The guys who push the piano onto the stage at Carnegie Hall make more than the guy who plays it.

Dennis O’Connell, who oversees props at the legendary concert hall, made $530,044 in the fiscal year that ended in June...

The four other members of the full-time stage crew — two carpenters and two electricians — had an average income of $430,543 during the same period, according to Carnegie Hall’s tax return...

The stagehands have a powerful union: Local One of the International Alliance of Theatrical Stage Employees shut down 26 Broadway shows for nearly three weeks in November 2007. Its strike cost the city $40 million, the city comptroller said at the time... Labor historian Joshua Freeman said the union’s power to shut down a vital part of the city’s entertainment industry gives it leverage. [Metro]
Now, the next time you visit NYC and pay an outlandish price for tickets to a show, you'll know what in fair part you are paying for.

Updating the old joke: "How do I get to Carnegie Hall?" "Practice. Have a relative get you into the union, then wait for seniority".



Why I don't read Krugman anymore. 

Because he's become Bob Herbert. (If you don't know Bob Herbert, well, never mind.)

After a friend sent a note about Krugman, I looked at his last column and read this...
Last weekend, the lobbying organization America’s Health Insurance Plans, or AHIP, released a report attacking the reform plan just passed by the Senate Finance Committee ... health-care experts quickly, and correctly, dismissed it as a hatchet job...

... the report threw every anti-reform argument the authors could think of at the wall, hoping that something would stick. [etc., etc.]
Which is a lot of ... what's the word? ... oh, yeah: bullsh.. bunkum.

The AHIP report explicitly covered no more than four (4) items -- and I can right now name a lot more than four arguments I've heard against Obamacare and its re-working of 16% of the entire economy. So can you, I'd wager.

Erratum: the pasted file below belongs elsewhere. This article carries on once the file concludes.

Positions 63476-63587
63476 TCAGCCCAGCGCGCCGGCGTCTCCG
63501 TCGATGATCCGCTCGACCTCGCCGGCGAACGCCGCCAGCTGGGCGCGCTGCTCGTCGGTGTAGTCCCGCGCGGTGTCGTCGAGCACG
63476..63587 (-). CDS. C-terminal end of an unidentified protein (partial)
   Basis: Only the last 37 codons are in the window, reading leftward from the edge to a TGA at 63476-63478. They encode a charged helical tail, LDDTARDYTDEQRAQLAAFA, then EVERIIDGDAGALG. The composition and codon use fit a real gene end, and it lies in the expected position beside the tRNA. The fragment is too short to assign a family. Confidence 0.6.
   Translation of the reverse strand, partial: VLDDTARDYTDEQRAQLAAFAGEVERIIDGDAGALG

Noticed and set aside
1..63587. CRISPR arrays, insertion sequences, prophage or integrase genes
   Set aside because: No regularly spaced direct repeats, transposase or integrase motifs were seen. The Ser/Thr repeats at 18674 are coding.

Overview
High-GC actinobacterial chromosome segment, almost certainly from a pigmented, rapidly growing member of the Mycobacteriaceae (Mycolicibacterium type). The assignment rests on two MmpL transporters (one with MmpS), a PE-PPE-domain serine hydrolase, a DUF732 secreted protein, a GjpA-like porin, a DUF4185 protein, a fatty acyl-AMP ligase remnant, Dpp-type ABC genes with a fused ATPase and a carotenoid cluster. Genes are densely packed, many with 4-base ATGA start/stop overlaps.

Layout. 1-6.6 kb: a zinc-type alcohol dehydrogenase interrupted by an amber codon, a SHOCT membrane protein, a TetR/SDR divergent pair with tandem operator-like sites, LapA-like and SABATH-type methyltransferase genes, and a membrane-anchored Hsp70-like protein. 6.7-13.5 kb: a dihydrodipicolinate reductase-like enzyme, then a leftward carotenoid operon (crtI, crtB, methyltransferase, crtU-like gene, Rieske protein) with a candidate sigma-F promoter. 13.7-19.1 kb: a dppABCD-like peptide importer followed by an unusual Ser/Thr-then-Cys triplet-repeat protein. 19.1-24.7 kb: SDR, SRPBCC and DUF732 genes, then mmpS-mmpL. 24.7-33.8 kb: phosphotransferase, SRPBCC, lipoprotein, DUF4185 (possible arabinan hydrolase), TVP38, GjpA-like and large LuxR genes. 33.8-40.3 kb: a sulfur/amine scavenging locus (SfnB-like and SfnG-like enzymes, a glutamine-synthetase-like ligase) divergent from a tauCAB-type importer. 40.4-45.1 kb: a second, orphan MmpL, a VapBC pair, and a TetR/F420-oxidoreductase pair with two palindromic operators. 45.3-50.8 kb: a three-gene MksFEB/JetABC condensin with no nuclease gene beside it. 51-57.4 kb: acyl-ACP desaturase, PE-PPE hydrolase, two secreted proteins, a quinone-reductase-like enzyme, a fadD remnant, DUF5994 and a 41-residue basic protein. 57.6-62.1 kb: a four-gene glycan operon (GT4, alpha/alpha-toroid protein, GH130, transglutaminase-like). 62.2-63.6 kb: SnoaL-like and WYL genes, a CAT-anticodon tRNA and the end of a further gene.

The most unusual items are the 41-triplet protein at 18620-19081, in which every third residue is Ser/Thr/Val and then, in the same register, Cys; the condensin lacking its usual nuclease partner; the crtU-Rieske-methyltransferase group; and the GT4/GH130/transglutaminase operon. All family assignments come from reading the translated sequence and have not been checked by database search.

And if Krugman ever gets as a bright idea for a column, "Top 50 Lies Told Against Health Care Reform", you know he'll add 46 to the list himself and complain about how space limitations keep him to only those.

Moreover, as noted in Keith Hennessey's capable analysis of the report, AHIP avoided mentioning cost-raisers in the proposed reform (potent political arguments against it) that it likes because the costs raised go into insurers' pockets.

(Anti-reform arguments not merely overlooked but buried!)

Which on its face -- as Hennessey and other health care analysts I've read have pointed out -- makes the AHIP report not an attempt to kill reform, but rather an attempt to shape it more to its liking. Just exactly as is being done by every other interest group that's either a Democratic constituent or has used a side deal to buy a seat at their bargaining table (Phamra, the AMA, unions, and all rest).

Which is consistent with the head of AHIP being a former labor-leader Democrat who's worked with the Obamaites so far, rather than against them.

All of which apparently is far, far too subtle and complex for the Krugman of today to comprehend or report on in his column.

I mean, it's useless even to any in the choir of pro-reform advocates he preaches to who might want to actually understand what is going on.